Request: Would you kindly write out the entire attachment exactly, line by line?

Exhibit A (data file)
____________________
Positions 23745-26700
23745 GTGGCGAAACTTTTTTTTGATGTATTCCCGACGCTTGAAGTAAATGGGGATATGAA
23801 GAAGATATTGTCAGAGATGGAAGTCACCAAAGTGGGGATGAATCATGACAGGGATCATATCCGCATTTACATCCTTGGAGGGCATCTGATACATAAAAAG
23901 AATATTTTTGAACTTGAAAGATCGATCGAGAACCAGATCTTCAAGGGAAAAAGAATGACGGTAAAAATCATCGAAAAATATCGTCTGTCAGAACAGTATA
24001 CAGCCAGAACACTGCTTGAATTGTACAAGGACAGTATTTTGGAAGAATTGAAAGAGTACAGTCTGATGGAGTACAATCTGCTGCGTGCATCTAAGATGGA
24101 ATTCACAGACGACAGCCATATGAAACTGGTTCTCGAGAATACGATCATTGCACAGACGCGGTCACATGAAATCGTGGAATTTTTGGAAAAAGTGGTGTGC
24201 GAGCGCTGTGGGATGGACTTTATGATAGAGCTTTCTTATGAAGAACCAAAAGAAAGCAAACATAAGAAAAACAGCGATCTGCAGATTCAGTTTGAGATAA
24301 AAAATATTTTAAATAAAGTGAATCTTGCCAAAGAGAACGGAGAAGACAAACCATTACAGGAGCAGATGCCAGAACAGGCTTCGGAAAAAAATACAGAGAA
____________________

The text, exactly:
Positions 23745-26700
23745 GTGGCGAAACTTTTTTTTGATGTATTCCCGACGCTTGAAGTAAATGGGGATATGAA
23801 GAAGATATTGTCAGAGATGGAAGTCACCAAAGTGGGGATGAATCATGACAGGGATCATATCCGCATTTACATCCTTGGAGGGCATCTGATACATAAAAAG
23901 AATATTTTTGAACTTGAAAGATCGATCGAGAACCAGATCTTCAAGGGAAAAAGAATGACGGTAAAAATCATCGAAAAATATCGTCTGTCAGAACAGTATA
24001 CAGCCAGAACACTGCTTGAATTGTACAAGGACAGTATTTTGGAAGAATTGAAAGAGTACAGTCTGATGGAGTACAATCTGCTGCGTGCATCTAAGATGGA
24101 ATTCACAGACGACAGCCATATGAAACTGGTTCTCGAGAATACGATCATTGCACAGACGCGGTCACATGAAATCGTGGAATTTTTGGAAAAAGTGGTGTGC
24201 GAGCGCTGTGGGATGGACTTTATGATAGAGCTTTCTTATGAAGAACCAAAAGAAAGCAAACATAAGAAAAACAGCGATCTGCAGATTCAGTTTGAGATAA
24301 AAAATATTTTAAATAAAGTGAATCTTGCCAAAGAGAACGGAGAAGACAAACCATTACAGGAGCAGATGCCAGAACAGGCTTCGGAAAAAAATACAGAGAA